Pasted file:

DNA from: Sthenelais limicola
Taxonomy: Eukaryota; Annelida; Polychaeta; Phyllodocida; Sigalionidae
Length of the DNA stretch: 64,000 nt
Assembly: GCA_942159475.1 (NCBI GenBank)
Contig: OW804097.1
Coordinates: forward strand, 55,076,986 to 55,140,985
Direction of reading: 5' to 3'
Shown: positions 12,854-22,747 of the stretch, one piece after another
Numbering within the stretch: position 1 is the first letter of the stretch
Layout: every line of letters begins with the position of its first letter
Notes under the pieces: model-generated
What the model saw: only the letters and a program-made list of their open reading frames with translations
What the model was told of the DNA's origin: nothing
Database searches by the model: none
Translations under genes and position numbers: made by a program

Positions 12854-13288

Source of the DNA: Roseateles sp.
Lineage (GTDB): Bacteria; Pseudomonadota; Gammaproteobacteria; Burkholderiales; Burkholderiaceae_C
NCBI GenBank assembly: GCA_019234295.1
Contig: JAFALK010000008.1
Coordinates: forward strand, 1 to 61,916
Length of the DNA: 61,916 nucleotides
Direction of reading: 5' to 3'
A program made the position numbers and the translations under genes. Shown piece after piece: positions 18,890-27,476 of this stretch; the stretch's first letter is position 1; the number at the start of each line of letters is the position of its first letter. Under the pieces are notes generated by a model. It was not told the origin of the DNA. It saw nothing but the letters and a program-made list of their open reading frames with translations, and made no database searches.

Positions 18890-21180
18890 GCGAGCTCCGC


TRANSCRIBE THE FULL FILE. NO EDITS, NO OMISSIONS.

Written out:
DNA from: Sthenelais limicola
Taxonomy: Eukaryota; Annelida; Polychaeta; Phyllodocida; Sigalionidae
Length of the DNA stretch: 64,000 nt
Assembly: GCA_942159475.1 (NCBI GenBank)
Contig: OW804097.1
Coordinates: forward strand, 55,076,986 to 55,140,985
Direction of reading: 5' to 3'
Shown: positions 12,854-22,747 of the stretch, one piece after another
Numbering within the stretch: position 1 is the first letter of the stretch
Layout: every line of letters begins with the position of its first letter
Notes under the pieces: model-generated
What the model saw: only the letters and a program-made list of their open reading frames with translations
What the model was told of the DNA's origin: nothing
Database searches by the model: none
Translations under genes and position numbers: made by a program

Positions 12854-13288

Source of the DNA: Roseateles sp.
Lineage (GTDB): Bacteria; Pseudomonadota; Gammaproteobacteria; Burkholderiales; Burkholderiaceae_C
NCBI GenBank assembly: GCA_019234295.1
Contig: JAFALK010000008.1
Coordinates: forward strand, 1 to 61,916
Length of the DNA: 61,916 nucleotides
Direction of reading: 5' to 3'
A program made the position numbers and the translations under genes. Shown piece after piece: positions 18,890-27,476 of this stretch; the stretch's first letter is position 1; the number at the start of each line of letters is the position of its first letter. Under the pieces are notes generated by a model. It was not told the origin of the DNA. It saw nothing but the letters and a program-made list of their open reading frames with translations, and made no database searches.

Positions 18890-21180
18890 GCGAGCTCCGC